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World leaders start critical climate talks in Copenhagen

Copenhagen COP15 LogoEditor’s note: Greenbang will be providing daily dispatches and ongoing updates from the climate change talks in Copenhagen, and is covering the conference virtually to keep our carbon footprint low.

COP15, the global talks on climate change, kicked off today in Copenhagen with thousands of delegates in attendance.

The gathering launched with a screening of “Please Help the World,” a four-minute long film directed by Mikkel Blaabjerg Poulsen. The film depicts a young girl who implores politicians to help the world after waking from a nightmare about the devastating impacts of climate change.

“I hope that the film can affect politicians in a positive way, so that they may raise their goals a little higher, because their emotions have been touched,” Poulsen said.

After the film, the negotiations began with speeches from Rajendra K. Pachauri, chairman of the Intergovernmental Panel on Climate Change; Yvo De Boer, executive secretary of the United Nations Framework Convention on Climate Change; Lars Løkke Rasmussen, Denmark’s prime minister; and President Connie Hedegaard, president of COP15.

Other developments on the first day of COP15 include:

  • UK Energy and Climate Change Secretary Ed Miliband writes from Copenhagen, “Today’s the first day of the formal talks and now 110 leaders have agreed to be there in the end game. I’m convinced that will make a difference. We have to go for maximum ambition — there’s no way this is a done deal. News today is that China have said their emissions will peak between 2030 and 2040, South Africa have put a number on the table and India’s PM is coming. Check back here for more updates.”
  • THINK, the Scandinavian electric vehicle maker, and its largest fleet customer, Move About, the Norwegian car-share fleet operator, are providing 15 THINK City courtesy vehicles for delegates attending the conference.
  • Ode Magazine is in Copenhagen to distribute 75,000 copies of a special publication called “The Solutions We Need Now” to delegates, business leaders and activists. A free digital version is also available via www.solutionsweneednow.org. The publication highlights a host of innovative ideas for tackling climate change, storing carbon dioxide and developing clean energy. “We may expect a lot of doom and gloom about rising sea levels and drowning polar bears in Copenhagen over the next two weeks,” said Ode co-founder and editor-in-chief Jurriaan Kamp. “However, the challenge of climate change also presents an unprecedented opportunity for humanity to clean up the environment, create jobs, and build a fairer and more just world. The technology to do this is available and affordable.”
  • Specialist tax advising firm Taxand says then carbon border taxes look to be the likely long-term legacy of the Copenhagen talks. However, it notes that such legislation should encourage developing countries with sustainable growth rather than “beating them over the head with a potentially unworkable and blunt instrument; implementation would be counterproductive to the over-arching aims of Copenhagen.”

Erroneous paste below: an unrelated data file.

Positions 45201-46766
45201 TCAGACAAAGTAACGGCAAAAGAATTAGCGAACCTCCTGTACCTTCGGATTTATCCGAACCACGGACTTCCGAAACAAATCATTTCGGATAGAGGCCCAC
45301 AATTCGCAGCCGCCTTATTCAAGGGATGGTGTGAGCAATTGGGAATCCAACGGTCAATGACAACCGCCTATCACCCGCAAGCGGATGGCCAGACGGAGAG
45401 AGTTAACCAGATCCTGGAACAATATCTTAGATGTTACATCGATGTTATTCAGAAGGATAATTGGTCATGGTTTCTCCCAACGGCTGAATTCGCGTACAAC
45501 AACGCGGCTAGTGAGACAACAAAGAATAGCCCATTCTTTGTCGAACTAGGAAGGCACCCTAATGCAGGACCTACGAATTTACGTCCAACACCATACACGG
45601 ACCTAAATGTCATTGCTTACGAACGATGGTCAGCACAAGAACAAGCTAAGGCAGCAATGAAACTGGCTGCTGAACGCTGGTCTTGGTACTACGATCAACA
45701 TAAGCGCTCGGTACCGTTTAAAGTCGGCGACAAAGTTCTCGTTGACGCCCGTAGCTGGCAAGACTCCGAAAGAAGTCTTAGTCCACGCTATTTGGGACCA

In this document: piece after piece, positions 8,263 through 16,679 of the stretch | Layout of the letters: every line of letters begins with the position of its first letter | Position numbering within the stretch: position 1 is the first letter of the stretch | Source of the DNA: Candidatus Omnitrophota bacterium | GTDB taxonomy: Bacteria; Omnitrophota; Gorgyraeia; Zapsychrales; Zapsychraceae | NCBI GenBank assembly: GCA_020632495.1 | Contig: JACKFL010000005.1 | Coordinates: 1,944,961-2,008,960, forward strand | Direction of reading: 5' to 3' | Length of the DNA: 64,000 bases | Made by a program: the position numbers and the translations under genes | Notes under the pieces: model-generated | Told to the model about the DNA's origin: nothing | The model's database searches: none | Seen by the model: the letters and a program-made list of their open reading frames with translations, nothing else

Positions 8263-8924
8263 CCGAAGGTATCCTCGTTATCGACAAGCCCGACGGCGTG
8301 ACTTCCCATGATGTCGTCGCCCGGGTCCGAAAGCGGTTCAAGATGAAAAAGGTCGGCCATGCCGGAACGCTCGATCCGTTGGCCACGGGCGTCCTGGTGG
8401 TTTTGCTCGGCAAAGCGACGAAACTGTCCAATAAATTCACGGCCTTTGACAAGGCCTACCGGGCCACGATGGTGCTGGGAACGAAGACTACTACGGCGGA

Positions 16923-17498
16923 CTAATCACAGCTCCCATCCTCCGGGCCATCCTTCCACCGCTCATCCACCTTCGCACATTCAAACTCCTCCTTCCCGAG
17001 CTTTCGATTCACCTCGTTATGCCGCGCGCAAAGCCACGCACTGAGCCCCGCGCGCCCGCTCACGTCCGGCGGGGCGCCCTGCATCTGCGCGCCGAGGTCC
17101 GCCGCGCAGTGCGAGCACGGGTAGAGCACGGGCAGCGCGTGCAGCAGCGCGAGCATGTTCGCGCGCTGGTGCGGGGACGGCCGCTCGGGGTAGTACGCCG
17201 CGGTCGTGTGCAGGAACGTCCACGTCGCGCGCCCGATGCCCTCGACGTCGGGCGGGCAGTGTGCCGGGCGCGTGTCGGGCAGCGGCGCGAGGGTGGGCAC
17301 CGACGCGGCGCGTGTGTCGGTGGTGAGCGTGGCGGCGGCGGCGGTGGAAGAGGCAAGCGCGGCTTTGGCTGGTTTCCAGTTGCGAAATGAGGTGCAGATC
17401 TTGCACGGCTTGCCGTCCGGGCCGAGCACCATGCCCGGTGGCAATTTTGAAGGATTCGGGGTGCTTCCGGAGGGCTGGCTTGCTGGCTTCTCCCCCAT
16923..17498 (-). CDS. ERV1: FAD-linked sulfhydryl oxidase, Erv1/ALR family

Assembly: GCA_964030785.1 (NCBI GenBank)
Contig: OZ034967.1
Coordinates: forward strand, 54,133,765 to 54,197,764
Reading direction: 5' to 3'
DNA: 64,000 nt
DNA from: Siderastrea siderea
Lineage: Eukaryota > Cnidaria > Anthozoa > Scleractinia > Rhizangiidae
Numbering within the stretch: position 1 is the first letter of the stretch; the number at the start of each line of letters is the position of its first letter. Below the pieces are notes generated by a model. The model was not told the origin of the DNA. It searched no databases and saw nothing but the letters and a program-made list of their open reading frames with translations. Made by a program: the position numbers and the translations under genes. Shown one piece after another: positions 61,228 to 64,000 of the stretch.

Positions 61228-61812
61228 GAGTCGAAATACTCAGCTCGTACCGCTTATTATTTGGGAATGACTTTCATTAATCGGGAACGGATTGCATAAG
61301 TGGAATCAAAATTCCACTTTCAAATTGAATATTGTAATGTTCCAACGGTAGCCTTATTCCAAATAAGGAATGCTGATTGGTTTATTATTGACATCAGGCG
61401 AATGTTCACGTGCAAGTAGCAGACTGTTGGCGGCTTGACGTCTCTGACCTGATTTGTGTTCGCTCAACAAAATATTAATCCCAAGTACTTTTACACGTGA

• Live webcasts of COP15 talks can be viewed here.
  • Scientists attending the COP15 conference today held a side event aimed at highlighting nitrogen’s role in climate change, saying there is an immediate need for a global assessment of the nitrogen cycle and its impact on climate. On a planetary scale, human activities, especially fertiliser application, have more than doubled the amount of reactive nitrogen in circulation on land. This massive alteration of the nitrogen cycle affects climate, food security, energy security, human health and ecosystem health. The long-term consequences of these changes are yet to be fully realised, but the human impact on the nitrogen cycle has so far been largely missed in international environmental assessments.

1 Comment

  • John Glover
    Posted December 17, 2009 at 10:25 am

    I can’t help thinking the organisers of this summit missed a trick here. Is it entirely appropriate for all delegates and observers to be flying in and out of Copenhagen, sending carbon footprints rocketing? Even if face-to-face networking is considered essential in some measure, wouldn’t it make sense to expand discussions to a wider audience of stakeholders over and extended period with a little helping hand from energy efficient technology?

    Have online collaboration and consultancy exercises across web 2.0 platforms been completely overlooked? It certainly seems so, as far as the wider public audience are aware, and it’s a complete mystery as to why this is. Why would world leaders with access to the best technology advisors available to choose to ignore this route? Yes, it’s perhaps great visual PR to have line up luminaries on a stage together, smiling and shaking hands for the cameras. But there surely has to come a time when the photo opportunities are put to one side in favour of a strong, forward-thinking environmental message that emphasises the valuable and practical role technological development can play in protecting our environment.

    It would actually have sent out a more positive image for many of these delegates NOT to have been seen together, and instead allowed themselves to be pictured using environmentally friendly alternatives to consult and engage together online remotely, without spending all those damaging air miles.

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